Downloading ../data/snli_1.0.zip from https://nlp.stanford.edu/projects/snli/snli_1.0.zip...


The original SNLI dataset contains much richer information than what we really need in our experiments. Thus, we define a function read_snli to only extract part of the dataset, then return lists of premises, hypotheses, and their labels.

# Saved in the d2l package for later use
"""Read the SNLI dataset into premises, hypotheses, and labels."""
def extract_text(s):
# Remove information that will not be used by us
s = re.sub('$$', '', s) s = re.sub('$$', '', s)
# Substitute two or more consecutive whitespace with space
s = re.sub('\s{2,}', ' ', s)
return s.strip()
label_set = {'entailment': 0, 'contradiction': 1, 'neutral': 2}
file_name = (data_dir + 'snli_1.0_'+ ('train' if is_train else 'test')
+ '.txt')
with open(file_name, 'r') as f:
rows = [row.split('\t') for row in f.readlines()[1:]]
premises = [extract_text(row[1]) for row in rows if row[0] in label_set]
hypotheses = [extract_text(row[2]) for row in rows if row[0] in label_set]
labels = [label_set[row[0]] for row in rows if row[0] in label_set]
return premises, hypotheses, labels


Now let’s print the first $$3$$ pairs of premise and hypothesis, as well as their labels (“0”, “1”, and “2” correspond to “entailment”, “contradiction”, and “neutral”, respectively ).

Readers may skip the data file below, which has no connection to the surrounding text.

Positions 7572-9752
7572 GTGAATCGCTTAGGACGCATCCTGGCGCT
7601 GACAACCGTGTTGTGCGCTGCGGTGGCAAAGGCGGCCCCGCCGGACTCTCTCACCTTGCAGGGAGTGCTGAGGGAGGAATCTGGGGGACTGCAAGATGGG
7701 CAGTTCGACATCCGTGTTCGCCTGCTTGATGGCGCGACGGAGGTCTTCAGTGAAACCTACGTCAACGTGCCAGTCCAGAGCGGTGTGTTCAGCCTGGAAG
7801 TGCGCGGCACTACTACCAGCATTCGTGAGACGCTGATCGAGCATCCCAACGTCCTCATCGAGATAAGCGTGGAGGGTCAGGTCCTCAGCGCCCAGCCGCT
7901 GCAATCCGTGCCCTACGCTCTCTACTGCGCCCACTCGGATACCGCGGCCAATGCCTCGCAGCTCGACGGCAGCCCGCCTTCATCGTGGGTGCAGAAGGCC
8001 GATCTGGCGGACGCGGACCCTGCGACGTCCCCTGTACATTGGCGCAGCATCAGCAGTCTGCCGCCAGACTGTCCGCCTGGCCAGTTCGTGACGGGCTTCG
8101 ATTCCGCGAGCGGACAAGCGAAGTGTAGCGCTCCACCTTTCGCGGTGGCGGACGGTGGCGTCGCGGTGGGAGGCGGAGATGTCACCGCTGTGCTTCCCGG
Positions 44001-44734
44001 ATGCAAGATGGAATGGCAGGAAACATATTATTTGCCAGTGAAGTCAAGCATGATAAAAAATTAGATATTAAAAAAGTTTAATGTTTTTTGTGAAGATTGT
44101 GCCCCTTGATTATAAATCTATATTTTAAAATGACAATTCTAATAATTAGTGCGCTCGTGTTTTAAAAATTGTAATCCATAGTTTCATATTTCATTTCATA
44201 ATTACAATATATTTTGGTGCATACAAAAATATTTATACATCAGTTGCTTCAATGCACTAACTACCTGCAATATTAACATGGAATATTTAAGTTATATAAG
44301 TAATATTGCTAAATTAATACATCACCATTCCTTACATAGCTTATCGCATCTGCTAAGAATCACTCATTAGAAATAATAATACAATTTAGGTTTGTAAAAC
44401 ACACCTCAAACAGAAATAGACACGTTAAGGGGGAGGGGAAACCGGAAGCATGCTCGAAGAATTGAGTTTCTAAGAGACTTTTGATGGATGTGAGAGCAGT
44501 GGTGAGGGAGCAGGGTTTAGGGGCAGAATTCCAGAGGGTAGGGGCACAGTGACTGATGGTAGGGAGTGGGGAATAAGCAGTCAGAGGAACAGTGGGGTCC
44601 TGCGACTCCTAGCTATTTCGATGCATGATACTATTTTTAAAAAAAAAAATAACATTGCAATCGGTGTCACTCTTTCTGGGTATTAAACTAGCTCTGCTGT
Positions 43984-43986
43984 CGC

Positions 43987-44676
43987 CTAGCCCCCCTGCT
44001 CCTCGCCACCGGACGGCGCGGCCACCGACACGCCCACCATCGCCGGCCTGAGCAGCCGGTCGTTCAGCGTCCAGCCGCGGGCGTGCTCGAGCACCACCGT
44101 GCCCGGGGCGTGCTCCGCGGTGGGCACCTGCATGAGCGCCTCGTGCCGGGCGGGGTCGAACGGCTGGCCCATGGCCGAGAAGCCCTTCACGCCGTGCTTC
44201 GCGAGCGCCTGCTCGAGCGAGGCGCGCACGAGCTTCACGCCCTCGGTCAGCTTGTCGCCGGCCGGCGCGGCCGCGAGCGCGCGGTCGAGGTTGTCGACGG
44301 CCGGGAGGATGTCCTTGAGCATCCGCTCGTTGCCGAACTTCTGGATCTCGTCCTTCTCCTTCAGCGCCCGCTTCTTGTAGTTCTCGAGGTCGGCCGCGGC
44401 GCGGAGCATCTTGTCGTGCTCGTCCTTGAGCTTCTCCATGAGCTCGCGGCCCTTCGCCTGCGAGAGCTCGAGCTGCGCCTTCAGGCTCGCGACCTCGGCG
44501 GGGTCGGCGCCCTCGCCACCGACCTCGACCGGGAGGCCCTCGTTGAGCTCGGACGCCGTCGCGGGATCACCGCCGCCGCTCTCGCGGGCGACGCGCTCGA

train_data = read_snli(data_dir, is_train=True)
for x0, x1, y in zip(train_data[0][:3], train_data[1][:3], train_data[2][:3]):
print('premise:', x0)
print('hypothesis:', x1)
print('label:', y)

premise: A person on a horse jumps over a broken down airplane .
hypothesis: A person is training his horse for a competition .
label: 2
premise: A person on a horse jumps over a broken down airplane .
hypothesis: A person is at a diner , ordering an omelette .
label: 1
premise: A person on a horse jumps over a broken down airplane .
hypothesis: A person is outdoors , on a horse .
label: 0


The training set has about $$550,000$$ pairs, and the testing set has about $$10,000$$ pairs. The following shows that the three labels “entailment”, “contradiction”, and “neutral” are balanced in both the training set and the testing set.

test_data = read_snli(data_dir, is_train=False)
for data in [train_data, test_data]:
print([[row for row in data[2]].count(i) for i in range(3)])

[183416, 183187, 182764]
[3368, 3237, 3219]


Below we define a class for loading the SNLI dataset by inheriting from the Dataset class in Gluon. The argument num_steps in the class constructor specifies the length of a text sequence so that each minibatch of sequences will have the same shape. In other words, tokens after the first num_steps ones in longer sequence are trimmed, while special tokens “<pad>” will be appended to shorter sequences until their length becomes num_steps. By implementing the __getitem__ function, we can arbitrarily access the premise, hypothesis, and label with the index idx.